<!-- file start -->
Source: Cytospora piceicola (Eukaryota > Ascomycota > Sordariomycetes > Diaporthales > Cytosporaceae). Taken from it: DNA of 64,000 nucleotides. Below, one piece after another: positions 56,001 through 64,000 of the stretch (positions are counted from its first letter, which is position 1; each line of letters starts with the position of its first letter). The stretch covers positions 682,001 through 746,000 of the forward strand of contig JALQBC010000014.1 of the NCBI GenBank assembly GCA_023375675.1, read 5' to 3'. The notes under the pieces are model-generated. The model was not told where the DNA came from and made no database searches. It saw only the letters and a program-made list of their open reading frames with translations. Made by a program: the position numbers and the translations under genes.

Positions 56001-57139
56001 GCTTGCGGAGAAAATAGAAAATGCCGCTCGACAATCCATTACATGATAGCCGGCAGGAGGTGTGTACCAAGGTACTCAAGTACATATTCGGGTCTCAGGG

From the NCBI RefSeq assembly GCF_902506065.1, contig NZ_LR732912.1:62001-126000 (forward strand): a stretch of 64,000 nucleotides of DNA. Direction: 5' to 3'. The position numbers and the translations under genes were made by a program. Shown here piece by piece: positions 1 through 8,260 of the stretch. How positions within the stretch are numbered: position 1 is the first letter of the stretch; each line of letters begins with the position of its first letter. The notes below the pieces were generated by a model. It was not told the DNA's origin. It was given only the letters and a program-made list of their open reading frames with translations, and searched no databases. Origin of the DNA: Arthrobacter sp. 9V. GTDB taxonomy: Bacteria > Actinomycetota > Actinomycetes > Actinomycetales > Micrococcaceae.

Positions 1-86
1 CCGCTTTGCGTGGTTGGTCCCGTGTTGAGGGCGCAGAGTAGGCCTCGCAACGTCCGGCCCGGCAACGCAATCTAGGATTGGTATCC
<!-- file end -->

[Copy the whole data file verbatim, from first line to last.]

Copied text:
Source: Cytospora piceicola (Eukaryota > Ascomycota > Sordariomycetes > Diaporthales > Cytosporaceae). Taken from it: DNA of 64,000 nucleotides. Below, one piece after another: positions 56,001 through 64,000 of the stretch (positions are counted from its first letter, which is position 1; each line of letters starts with the position of its first letter). The stretch covers positions 682,001 through 746,000 of the forward strand of contig JALQBC010000014.1 of the NCBI GenBank assembly GCA_023375675.1, read 5' to 3'. The notes under the pieces are model-generated. The model was not told where the DNA came from and made no database searches. It saw only the letters and a program-made list of their open reading frames with translations. Made by a program: the position numbers and the translations under genes.

Positions 56001-57139
56001 GCTTGCGGAGAAAATAGAAAATGCCGCTCGACAATCCATTACATGATAGCCGGCAGGAGGTGTGTACCAAGGTACTCAAGTACATATTCGGGTCTCAGGG

From the NCBI RefSeq assembly GCF_902506065.1, contig NZ_LR732912.1:62001-126000 (forward strand): a stretch of 64,000 nucleotides of DNA. Direction: 5' to 3'. The position numbers and the translations under genes were made by a program. Shown here piece by piece: positions 1 through 8,260 of the stretch. How positions within the stretch are numbered: position 1 is the first letter of the stretch; each line of letters begins with the position of its first letter. The notes below the pieces were generated by a model. It was not told the DNA's origin. It was given only the letters and a program-made list of their open reading frames with translations, and searched no databases. Origin of the DNA: Arthrobacter sp. 9V. GTDB taxonomy: Bacteria > Actinomycetota > Actinomycetes > Actinomycetales > Micrococcaceae.

Positions 1-86
1 CCGCTTTGCGTGGTTGGTCCCGTGTTGAGGGCGCAGAGTAGGCCTCGCAACGTCCGGCCCGGCAACGCAATCTAGGATTGGTATCC